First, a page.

• Podcast

  • Thought leadership webinar

  • LinkedIn post

  • Blog article

  • Public speaking at conference

  • Newsletter

  • Youtube video

  • TikTok and short-form video

Build your founder story playbook

  • Incorporate into marketing materials: Use your founder story in various marketing materials like your website, social media profiles, and investor pitches to strengthen your brand identity.

  • Incorporate into the sales playbook: The founder story needs to be part of the sales playbook. Otherwise, it never reaches the prospects once you scale. It can be rewritten to fit the perspective of each role.

  • Regularly update your story: As your startup evolves, so should your story. Update it to reflect new challenges, milestones, pivots and learnings. Also, your vision likely updates along the way. Then revisit your story.

  • Next level - hand it over: If things go as planned - you will soon start handing over your story to your employees. If you are in sales or running demos for your startup - you should practice it together with your SDR:s - who will run it for you.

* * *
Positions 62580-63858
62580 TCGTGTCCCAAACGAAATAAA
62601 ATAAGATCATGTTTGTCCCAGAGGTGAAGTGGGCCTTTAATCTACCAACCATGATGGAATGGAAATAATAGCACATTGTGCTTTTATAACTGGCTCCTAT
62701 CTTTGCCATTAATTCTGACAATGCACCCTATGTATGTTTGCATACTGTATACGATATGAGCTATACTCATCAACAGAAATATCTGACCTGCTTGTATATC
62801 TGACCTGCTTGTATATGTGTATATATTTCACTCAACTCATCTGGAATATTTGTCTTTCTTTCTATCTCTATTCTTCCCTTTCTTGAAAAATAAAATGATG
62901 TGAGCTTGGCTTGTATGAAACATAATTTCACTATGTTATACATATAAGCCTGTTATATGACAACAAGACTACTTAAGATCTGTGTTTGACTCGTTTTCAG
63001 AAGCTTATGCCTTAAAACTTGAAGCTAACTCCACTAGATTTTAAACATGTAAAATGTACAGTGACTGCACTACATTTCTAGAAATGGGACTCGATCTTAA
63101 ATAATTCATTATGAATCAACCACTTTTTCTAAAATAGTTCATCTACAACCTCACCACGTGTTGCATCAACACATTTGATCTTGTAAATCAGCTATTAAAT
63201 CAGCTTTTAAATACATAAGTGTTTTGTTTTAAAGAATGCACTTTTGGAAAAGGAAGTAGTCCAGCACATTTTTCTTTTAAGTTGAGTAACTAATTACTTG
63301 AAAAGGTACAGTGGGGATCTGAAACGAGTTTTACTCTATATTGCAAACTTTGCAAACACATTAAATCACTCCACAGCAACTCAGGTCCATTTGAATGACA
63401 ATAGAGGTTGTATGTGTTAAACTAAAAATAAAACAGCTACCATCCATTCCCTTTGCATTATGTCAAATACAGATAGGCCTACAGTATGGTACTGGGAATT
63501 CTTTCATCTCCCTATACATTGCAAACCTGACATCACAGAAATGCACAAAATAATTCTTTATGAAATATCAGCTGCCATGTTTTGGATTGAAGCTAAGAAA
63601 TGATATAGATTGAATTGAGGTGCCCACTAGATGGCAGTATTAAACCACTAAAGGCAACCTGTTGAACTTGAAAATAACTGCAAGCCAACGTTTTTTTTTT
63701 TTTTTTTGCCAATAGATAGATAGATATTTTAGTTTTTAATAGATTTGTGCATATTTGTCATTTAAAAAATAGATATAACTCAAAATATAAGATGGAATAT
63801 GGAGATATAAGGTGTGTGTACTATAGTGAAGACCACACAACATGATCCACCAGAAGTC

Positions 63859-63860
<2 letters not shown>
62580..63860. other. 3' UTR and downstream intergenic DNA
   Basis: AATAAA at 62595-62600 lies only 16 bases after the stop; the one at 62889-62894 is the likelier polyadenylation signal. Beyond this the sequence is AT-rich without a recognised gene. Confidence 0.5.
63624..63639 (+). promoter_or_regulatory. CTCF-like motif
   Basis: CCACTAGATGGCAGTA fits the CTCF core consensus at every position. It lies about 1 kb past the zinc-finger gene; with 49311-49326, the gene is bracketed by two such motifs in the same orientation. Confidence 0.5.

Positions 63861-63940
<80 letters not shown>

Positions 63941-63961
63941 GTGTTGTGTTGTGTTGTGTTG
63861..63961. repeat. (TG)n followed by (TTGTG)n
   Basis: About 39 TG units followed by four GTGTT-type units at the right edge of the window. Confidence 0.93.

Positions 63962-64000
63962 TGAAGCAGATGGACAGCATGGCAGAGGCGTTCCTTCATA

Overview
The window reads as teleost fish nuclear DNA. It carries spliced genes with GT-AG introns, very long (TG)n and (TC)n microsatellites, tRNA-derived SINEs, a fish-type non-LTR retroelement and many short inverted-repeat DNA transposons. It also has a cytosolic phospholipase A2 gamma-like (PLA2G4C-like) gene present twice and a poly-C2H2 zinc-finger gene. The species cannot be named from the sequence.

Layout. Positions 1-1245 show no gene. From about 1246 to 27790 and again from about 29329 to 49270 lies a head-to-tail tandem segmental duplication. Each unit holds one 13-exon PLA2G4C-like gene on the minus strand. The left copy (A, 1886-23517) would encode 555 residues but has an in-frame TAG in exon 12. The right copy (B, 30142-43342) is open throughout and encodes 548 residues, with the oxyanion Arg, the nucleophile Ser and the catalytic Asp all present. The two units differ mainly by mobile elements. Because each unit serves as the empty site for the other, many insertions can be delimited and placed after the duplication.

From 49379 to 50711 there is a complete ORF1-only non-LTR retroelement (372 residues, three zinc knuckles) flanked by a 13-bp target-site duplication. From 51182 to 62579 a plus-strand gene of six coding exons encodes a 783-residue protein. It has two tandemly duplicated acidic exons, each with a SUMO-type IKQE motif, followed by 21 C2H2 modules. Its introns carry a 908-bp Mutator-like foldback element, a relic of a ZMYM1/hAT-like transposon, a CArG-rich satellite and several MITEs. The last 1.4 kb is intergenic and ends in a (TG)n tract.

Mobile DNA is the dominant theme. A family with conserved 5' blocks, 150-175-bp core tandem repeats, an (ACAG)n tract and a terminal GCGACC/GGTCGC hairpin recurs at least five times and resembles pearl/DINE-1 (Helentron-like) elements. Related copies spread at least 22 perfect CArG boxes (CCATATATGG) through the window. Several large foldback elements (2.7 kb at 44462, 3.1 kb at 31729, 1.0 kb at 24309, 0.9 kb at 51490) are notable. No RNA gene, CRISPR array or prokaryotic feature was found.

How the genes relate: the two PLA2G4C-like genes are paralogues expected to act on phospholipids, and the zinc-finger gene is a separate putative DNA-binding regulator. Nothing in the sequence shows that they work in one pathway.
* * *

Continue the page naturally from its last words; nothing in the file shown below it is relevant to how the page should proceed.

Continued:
• Note: when handing your story over, you will make some adjustments to your story to make it feel natural to the storyteller.

  • Record meetings: Also, make sure you record all sales meeting with an AI notetaker - this way you can look back at the story and update it together with your team.


Tell stories as a founder and see your company scale like never before - despite bloody red markets. People will not just listen and remember you - but also re-share the vision (and indirectly your product). These people can be prospects, investors, employees, and family. Follow the 4 step process and you will become a master at storytelling - build a founder story that hits home, follows the Narrative Arc, sparks emotions, and is proven to work.